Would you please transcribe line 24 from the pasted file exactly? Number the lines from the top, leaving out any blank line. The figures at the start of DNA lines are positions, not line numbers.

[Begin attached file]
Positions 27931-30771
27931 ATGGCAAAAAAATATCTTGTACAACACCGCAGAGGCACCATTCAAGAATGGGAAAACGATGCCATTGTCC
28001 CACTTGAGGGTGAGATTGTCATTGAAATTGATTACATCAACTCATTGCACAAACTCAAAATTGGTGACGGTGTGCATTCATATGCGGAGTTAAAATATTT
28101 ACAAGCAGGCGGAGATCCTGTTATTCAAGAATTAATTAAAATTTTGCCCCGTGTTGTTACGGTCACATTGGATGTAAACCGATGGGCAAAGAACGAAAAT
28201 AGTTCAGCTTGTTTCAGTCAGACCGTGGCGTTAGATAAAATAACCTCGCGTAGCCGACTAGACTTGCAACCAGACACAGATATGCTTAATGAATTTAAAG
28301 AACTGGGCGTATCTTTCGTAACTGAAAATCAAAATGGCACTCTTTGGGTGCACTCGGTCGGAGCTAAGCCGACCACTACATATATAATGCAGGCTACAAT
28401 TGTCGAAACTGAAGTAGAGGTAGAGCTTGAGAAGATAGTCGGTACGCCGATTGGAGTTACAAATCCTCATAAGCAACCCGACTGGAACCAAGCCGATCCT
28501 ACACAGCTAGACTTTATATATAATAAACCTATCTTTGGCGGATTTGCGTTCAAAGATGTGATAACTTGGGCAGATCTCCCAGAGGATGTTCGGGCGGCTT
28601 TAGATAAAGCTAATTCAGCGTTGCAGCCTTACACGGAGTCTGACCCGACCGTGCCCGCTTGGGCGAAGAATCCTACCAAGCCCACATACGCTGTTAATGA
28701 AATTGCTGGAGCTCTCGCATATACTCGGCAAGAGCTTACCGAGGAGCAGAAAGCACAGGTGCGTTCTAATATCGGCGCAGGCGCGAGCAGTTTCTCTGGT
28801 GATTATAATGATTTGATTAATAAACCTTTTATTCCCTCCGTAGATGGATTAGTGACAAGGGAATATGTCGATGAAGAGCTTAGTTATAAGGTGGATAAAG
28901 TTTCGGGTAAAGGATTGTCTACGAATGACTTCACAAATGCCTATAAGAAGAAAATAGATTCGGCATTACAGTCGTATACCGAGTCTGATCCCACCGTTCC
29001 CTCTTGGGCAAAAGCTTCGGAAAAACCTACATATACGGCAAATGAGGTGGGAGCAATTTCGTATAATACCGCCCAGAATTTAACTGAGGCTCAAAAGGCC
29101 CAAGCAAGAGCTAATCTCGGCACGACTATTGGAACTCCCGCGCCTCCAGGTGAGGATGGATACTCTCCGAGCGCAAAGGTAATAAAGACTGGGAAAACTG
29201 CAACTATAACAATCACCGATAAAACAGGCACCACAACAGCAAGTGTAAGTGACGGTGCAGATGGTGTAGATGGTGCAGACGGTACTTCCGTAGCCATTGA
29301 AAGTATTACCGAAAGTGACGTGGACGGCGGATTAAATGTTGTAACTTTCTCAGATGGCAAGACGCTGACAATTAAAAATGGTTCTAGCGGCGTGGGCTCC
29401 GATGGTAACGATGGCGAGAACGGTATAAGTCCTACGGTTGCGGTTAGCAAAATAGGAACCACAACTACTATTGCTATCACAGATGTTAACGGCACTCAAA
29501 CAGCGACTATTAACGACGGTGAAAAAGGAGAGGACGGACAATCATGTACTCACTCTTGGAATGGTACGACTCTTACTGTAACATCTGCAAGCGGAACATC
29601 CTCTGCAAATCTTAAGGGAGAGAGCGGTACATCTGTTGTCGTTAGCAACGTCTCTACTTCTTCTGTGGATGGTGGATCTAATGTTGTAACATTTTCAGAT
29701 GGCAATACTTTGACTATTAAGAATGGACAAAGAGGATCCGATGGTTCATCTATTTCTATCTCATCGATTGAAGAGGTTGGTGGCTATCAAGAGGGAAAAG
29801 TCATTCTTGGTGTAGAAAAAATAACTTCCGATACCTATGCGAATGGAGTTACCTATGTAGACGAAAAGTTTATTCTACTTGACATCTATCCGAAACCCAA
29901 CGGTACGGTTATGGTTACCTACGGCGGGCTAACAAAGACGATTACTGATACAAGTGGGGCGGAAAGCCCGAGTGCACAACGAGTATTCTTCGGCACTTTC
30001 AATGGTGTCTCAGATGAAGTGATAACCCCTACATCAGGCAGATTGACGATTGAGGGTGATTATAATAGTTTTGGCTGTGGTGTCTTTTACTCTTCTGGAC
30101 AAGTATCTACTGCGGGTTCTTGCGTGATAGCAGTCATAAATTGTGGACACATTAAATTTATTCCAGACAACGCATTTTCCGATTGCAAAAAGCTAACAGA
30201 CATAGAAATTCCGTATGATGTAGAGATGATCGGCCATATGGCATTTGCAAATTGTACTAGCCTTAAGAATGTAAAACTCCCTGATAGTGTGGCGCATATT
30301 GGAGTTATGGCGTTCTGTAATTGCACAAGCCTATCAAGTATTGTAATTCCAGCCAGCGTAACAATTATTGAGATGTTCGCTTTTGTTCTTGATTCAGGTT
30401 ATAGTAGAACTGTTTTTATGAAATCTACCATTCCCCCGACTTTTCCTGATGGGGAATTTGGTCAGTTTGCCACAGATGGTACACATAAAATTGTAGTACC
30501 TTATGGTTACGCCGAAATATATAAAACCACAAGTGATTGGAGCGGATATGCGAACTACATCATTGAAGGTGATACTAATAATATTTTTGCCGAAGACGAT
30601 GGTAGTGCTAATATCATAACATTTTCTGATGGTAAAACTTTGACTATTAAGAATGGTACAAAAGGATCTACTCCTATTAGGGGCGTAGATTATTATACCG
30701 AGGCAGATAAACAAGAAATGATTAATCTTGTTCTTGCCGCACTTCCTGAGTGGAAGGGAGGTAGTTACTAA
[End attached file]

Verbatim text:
30101 AAGTATCTACTGCGGGTTCTTGCGTGATAGCAGTCATAAATTGTGGACACATTAAATTTATTCCAGACAACGCATTTTCCGATTGCAAAAAGCTAACAGA